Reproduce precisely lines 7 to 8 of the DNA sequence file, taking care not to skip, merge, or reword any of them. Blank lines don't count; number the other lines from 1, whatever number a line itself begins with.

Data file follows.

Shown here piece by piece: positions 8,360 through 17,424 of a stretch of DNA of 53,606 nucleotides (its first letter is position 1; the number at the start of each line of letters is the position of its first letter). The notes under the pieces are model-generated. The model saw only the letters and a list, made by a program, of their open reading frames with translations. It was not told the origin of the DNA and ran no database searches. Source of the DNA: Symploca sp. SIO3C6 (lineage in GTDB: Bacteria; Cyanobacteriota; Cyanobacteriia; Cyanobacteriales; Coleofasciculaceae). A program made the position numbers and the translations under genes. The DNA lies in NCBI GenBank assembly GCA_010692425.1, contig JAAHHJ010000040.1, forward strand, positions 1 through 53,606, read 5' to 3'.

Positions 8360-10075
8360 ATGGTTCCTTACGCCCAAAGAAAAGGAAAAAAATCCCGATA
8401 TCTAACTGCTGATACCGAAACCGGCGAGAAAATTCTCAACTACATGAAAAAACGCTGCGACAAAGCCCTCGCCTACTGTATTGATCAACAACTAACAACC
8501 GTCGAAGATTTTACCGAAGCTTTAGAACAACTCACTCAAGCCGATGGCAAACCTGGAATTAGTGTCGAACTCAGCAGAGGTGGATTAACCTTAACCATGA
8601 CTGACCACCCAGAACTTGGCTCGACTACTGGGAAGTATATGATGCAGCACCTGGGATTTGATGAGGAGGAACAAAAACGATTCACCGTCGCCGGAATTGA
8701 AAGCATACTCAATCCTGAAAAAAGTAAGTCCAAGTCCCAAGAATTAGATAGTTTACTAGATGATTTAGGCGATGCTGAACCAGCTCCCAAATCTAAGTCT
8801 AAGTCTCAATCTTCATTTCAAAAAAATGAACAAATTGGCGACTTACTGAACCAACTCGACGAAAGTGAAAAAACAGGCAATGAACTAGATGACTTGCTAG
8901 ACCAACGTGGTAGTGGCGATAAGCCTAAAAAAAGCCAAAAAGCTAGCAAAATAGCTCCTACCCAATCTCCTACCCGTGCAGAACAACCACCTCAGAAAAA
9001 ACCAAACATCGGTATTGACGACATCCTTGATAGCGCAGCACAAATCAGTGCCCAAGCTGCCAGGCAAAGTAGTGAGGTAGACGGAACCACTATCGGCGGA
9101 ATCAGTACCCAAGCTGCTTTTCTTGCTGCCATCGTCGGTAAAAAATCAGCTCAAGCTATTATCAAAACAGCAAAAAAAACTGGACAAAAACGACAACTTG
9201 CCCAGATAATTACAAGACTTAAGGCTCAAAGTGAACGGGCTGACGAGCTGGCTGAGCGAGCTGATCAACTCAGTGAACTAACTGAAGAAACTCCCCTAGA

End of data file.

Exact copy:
8701 AAGCATACTCAATCCTGAAAAAAGTAAGTCCAAGTCCCAAGAATTAGATAGTTTACTAGATGATTTAGGCGATGCTGAACCAGCTCCCAAATCTAAGTCT
8801 AAGTCTCAATCTTCATTTCAAAAAAATGAACAAATTGGCGACTTACTGAACCAACTCGACGAAAGTGAAAAAACAGGCAATGAACTAGATGACTTGCTAG